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LSU tight end Stephen Sullivan (10) signals touchdown as LSU tight end Thaddeus Moss (81) crosses into the end zone for a touchdown catch and run during the second half of LSU's football game against Utah State at Tiger Stadium Saturday Oct. 5, 2019, in Baton Rouge, La.

Midway through the second quarter of LSU’s game against Florida last season, the Tigers drove deep into Florida territory. They reached the 16-yard line needing 2 yards to move the chains.

On third down, LSU handed the ball to running back Clyde Edwards-Helaire. He gained 1 yard before being stuffed by Florida's defense. The Tigers kicked a field goal. The Gators later won 27-19.

“We had a chance to put them away early,” quarterback Joe Burrow said, “and we didn’t do it.”

Like it did on that drive against Florida, LSU settled for field goals inside the red zone throughout the year. The Tigers finished No. 27 in red zone conversions. When they reached the 20-yard line, they often kicked field goals.

LSU has focused on its red zone efficiency, practicing the situation four times a week. And now, entering Saturday night’s game against Florida, it has the No. 1 red zone offense in the country.

This season, the Tigers have scored on all of their 31 trips inside the red zone. They have scored touchdowns on 26 of those possessions, or 83.87 percent.

But Florida has the No. 1 red zone defense in the country. Opponents have reached the 20-yard line 14 times, and the Gators have allowed five scores — three touchdowns and two field goals. Their opponents have scored on 35.71 percent of trips inside the red zone, almost 17 percent lower than Temple, the nation's No. 2 red zone defense.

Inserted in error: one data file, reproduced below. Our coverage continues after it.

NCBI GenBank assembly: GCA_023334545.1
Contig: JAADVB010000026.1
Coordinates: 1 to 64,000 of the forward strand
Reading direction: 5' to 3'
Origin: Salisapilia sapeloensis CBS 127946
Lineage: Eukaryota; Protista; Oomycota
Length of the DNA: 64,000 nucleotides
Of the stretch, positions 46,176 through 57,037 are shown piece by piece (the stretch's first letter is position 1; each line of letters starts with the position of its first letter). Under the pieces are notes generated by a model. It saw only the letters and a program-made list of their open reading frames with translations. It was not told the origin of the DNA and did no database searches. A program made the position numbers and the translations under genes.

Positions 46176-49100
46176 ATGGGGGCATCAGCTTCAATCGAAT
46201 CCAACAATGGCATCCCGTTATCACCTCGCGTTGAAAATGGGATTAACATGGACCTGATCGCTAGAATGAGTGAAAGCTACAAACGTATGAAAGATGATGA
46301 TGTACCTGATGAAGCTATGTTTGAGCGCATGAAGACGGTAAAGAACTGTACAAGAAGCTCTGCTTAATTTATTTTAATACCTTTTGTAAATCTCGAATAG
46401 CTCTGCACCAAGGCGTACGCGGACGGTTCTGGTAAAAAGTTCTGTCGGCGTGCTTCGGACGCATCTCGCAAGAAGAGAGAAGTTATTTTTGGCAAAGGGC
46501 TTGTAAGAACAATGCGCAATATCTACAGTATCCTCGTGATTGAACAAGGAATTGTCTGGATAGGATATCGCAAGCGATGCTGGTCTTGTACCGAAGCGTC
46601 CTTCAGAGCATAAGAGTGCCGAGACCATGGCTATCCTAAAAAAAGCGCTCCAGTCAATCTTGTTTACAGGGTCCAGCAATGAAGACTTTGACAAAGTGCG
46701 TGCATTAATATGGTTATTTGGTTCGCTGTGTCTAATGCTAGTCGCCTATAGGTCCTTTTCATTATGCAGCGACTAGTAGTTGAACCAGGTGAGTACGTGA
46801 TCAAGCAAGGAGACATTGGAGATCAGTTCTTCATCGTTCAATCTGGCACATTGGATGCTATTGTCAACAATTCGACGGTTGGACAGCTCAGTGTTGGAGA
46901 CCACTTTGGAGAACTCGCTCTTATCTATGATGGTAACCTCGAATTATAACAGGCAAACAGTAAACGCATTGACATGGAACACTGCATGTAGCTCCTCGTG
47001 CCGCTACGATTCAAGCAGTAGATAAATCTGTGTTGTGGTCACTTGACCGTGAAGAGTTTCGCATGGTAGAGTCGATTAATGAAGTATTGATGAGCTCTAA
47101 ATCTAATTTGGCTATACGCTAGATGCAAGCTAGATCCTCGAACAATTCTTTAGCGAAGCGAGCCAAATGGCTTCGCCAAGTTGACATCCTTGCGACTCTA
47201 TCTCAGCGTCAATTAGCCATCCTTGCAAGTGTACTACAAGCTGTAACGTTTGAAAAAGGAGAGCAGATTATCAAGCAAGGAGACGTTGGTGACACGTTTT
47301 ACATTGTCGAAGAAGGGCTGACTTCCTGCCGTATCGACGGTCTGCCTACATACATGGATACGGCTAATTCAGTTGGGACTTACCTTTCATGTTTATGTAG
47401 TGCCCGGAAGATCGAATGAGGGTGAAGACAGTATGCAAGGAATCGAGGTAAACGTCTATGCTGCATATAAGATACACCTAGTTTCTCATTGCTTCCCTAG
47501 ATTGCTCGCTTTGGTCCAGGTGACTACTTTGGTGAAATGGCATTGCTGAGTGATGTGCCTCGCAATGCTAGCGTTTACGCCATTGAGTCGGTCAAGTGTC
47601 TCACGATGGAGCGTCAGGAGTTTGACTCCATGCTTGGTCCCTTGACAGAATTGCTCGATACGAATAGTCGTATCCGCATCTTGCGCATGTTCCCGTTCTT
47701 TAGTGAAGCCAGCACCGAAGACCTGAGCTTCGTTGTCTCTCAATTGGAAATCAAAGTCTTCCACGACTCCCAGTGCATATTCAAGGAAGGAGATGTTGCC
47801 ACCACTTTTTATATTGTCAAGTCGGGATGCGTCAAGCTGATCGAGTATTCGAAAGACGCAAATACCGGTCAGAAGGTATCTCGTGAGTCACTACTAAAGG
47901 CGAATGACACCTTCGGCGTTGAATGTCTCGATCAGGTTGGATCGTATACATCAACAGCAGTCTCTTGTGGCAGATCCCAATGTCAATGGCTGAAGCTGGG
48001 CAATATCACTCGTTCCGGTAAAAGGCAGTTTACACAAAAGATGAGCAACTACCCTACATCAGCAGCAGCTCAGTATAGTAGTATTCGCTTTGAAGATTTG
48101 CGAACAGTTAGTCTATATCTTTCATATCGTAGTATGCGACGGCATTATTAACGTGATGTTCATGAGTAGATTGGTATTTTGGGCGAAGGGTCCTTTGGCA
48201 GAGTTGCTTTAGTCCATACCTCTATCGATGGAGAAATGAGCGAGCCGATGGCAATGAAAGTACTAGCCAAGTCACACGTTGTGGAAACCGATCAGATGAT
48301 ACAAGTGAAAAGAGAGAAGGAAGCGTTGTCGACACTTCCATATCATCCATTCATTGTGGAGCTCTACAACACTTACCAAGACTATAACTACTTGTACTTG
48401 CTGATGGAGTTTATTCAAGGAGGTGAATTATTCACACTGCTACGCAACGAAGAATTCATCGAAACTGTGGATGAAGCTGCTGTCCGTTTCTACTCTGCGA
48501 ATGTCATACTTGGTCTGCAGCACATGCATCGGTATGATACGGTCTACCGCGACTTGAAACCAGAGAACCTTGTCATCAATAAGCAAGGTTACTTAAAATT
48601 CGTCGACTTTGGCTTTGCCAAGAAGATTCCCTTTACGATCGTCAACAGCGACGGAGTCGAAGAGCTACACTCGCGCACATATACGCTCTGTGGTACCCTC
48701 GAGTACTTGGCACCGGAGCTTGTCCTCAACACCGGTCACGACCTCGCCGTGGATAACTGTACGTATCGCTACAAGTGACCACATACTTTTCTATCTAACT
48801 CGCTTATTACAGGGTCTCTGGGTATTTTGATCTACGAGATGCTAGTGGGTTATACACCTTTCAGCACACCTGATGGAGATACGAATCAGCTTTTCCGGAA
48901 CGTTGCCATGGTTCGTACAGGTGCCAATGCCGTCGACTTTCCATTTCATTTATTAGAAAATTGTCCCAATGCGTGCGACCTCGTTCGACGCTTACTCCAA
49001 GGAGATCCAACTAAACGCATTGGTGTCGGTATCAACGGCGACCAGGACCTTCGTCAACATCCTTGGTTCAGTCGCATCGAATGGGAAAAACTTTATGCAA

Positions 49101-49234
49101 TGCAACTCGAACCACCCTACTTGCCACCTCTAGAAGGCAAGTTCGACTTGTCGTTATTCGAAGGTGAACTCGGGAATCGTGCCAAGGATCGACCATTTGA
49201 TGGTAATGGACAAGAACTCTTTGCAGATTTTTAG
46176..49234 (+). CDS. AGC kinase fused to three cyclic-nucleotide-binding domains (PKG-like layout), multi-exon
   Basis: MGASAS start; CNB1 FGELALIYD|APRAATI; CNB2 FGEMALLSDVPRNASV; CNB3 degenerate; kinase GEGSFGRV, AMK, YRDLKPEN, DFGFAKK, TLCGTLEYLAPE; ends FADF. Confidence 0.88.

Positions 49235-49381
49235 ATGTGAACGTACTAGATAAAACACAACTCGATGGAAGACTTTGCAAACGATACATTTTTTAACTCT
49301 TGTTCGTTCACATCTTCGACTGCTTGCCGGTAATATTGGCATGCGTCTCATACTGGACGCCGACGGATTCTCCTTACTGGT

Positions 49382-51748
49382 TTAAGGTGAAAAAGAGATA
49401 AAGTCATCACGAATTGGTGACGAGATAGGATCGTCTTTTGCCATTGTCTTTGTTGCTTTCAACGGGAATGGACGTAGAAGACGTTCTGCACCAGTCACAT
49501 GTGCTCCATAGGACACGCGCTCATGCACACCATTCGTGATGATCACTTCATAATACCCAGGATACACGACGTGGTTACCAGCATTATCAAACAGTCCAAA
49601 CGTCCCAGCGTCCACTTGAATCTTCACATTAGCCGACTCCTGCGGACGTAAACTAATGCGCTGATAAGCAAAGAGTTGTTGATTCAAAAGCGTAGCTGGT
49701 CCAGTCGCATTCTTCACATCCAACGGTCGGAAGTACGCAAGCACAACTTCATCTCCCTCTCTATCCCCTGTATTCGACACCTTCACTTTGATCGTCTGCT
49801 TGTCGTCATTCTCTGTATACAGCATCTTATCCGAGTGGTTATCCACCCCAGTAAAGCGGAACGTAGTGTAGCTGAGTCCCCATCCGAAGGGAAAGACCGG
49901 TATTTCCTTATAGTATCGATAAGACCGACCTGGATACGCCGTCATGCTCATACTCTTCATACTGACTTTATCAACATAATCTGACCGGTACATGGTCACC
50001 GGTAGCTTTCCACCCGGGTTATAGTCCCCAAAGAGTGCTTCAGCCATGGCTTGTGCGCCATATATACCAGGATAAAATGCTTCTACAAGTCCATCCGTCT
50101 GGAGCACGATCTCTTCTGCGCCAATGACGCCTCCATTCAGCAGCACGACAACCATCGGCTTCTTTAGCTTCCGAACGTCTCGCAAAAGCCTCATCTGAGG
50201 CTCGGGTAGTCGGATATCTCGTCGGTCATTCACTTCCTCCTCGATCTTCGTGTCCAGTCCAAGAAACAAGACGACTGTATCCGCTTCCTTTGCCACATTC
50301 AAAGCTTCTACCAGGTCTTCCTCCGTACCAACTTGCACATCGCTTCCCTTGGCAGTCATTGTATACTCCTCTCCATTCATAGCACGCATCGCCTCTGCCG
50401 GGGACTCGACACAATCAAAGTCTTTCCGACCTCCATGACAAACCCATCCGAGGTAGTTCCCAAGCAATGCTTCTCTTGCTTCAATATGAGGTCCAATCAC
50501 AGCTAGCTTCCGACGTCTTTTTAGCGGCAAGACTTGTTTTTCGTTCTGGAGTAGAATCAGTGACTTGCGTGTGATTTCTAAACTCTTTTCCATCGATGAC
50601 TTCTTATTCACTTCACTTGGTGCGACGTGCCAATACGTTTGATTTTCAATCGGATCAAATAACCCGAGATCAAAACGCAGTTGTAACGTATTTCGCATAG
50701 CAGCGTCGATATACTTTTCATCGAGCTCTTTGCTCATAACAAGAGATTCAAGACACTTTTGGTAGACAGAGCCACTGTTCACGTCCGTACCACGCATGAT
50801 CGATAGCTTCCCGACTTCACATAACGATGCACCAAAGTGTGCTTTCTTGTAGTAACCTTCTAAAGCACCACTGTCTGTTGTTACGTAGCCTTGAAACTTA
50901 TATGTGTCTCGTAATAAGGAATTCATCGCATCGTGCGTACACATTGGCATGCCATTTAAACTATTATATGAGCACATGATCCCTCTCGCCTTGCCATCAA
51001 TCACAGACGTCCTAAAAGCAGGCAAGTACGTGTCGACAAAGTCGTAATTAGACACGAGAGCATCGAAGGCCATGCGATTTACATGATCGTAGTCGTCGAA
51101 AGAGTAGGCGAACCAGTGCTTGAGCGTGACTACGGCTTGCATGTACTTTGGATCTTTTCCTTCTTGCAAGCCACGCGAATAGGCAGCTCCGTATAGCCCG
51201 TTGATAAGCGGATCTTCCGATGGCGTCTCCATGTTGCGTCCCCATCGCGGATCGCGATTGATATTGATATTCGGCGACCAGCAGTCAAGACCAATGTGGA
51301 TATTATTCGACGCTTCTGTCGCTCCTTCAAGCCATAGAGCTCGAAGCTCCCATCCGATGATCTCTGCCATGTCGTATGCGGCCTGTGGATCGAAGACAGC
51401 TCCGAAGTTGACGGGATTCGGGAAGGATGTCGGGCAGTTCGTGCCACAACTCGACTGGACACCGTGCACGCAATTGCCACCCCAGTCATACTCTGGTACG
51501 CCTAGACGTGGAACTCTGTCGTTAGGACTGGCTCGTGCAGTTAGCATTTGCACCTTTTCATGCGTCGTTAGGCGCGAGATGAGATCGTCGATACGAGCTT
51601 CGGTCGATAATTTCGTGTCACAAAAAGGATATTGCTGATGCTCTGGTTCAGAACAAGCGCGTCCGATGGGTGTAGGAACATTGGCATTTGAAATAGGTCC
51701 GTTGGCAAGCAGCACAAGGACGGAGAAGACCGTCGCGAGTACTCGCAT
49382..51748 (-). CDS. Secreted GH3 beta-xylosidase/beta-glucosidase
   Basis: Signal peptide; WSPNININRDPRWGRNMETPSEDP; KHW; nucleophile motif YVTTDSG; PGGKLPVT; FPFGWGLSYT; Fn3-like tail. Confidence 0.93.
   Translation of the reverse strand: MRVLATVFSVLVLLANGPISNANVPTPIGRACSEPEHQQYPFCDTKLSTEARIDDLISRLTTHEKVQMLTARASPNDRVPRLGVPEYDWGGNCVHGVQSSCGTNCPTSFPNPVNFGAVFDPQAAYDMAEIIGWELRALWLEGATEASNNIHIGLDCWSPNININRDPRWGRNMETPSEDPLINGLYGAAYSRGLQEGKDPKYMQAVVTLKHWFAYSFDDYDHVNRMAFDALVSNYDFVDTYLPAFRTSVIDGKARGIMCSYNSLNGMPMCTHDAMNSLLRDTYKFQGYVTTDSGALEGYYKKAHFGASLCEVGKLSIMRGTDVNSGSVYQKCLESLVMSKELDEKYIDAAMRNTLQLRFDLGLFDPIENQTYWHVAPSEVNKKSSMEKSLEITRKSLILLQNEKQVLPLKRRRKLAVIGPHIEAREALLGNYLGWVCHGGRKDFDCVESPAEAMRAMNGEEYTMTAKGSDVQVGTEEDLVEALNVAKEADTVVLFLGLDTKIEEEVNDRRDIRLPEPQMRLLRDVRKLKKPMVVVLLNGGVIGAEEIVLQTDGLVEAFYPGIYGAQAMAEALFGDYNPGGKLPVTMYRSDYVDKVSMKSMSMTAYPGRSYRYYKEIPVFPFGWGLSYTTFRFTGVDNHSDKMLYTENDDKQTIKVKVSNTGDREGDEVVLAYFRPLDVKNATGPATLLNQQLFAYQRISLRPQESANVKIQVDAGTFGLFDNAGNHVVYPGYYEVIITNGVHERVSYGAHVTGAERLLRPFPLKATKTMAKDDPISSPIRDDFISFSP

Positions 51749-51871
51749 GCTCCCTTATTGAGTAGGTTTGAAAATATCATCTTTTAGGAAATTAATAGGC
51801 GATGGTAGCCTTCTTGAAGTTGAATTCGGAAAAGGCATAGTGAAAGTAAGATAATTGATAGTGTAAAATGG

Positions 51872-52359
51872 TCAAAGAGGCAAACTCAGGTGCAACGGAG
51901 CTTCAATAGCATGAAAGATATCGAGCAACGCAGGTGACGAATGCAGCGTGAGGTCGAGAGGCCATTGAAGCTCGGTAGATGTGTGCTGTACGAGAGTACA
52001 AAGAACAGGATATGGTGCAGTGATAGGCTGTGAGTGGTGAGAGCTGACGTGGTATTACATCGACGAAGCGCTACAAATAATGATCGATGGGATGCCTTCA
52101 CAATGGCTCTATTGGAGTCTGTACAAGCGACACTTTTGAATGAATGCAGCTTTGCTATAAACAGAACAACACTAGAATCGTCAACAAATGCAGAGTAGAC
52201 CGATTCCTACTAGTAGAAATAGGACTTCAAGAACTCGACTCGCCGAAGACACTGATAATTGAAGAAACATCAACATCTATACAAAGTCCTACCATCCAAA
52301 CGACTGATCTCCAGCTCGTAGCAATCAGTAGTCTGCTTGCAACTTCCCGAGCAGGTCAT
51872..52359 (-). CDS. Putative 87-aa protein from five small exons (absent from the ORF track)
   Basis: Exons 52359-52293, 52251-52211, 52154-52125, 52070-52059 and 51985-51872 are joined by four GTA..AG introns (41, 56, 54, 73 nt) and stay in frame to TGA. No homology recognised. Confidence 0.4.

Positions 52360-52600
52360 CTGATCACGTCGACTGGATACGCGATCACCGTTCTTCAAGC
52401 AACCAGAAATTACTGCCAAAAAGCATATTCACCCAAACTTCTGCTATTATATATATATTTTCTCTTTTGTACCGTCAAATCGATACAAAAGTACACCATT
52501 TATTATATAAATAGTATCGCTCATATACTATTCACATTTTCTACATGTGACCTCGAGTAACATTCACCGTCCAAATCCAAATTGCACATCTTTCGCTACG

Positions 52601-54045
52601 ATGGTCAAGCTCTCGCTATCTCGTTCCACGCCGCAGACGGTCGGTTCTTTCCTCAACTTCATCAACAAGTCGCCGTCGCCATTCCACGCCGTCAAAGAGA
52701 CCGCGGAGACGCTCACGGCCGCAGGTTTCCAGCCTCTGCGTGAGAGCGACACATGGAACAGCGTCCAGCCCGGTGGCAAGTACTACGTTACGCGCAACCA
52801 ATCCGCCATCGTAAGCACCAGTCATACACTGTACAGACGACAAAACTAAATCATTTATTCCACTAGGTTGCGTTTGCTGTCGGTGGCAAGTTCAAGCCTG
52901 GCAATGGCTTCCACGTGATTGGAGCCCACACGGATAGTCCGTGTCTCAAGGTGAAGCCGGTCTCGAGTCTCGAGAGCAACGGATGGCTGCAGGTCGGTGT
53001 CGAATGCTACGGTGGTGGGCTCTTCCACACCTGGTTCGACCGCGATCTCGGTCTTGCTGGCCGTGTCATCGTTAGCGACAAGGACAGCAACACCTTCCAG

“We need to be able to score touchdowns in the red zone this week,” Burrow said. “They’re really good causing turnovers in the red zone, so we’re going to have to be up to our game and act like we’re the best team in the country in the red zone.”

Last season, LSU scored on 53 of its 60 trips to the red zone, but the Tigers often settled for field goals. They scored touchdowns on 51.67 percent of their red zone trips, ranking them 119th out of 130 FBS teams in red zone touchdown percentage.

Improvement began in the offseason. The Tigers installed a new offense, and they returned most of their starters. The scheme and the players jelled, and during spring practice, Burrow noticed “flashes” of improvement inside the red zone.

The Tigers, who also have the No. 1 overall scoring offense in the country this season, developed their red zone approach more in preseason camp. Confidence grew.

“If we didn’t come out and play the way we are right now,” Burrow said, “I would have been very disappointed.”

In the season opener, LSU drove into the red zone on its first five possessions. It scored five touchdowns, beginning a perfect red zone scoring percentage that directly correlates with LSU’s offensive production. The Tigers have scored 273 points through five games, an Southeastern Conference record.

Inside the red zone, the Tigers have scored touchdowns with an almost even split between passes (14) and runs (12). However, sophomore wide receiver Ja’Marr Chase said the team has thrown the ball more in the red zone this season, relying on short routes and quick throws. Inside the red zone at practice, Chase said the defense drops eight men into coverage, creating smaller windows.

“When we throw so much in there,” Chase said, “it might open up the run, so we have mixes of it.”

LSU has practiced its red zone offense four times a week. Coaches have harped on the importance of scoring touchdowns in the red zone instead of kicking field goals. Coach Ed Orgeron credited red zone success to the game plan, players and LSU’s practice habits, adding “our guys know exactly what to do against the coverage they're seeing.”

This weekend, Florida’s defense presents LSU its toughest challenge so far. The Gators have allowed 57 points through five games. They held Auburn to 13 points last weekend. Auburn reached the red zone once, and when it did, Florida intercepted a pass in the end zone.

“When we get in the red zone, we want to come out with seven (points),” center Lloyd Cushenberry said. “If we don't, it's disappointing. Every time we're in the red zone, we want to score.”

Email Wilson Alexander at walexander@theadvocate.com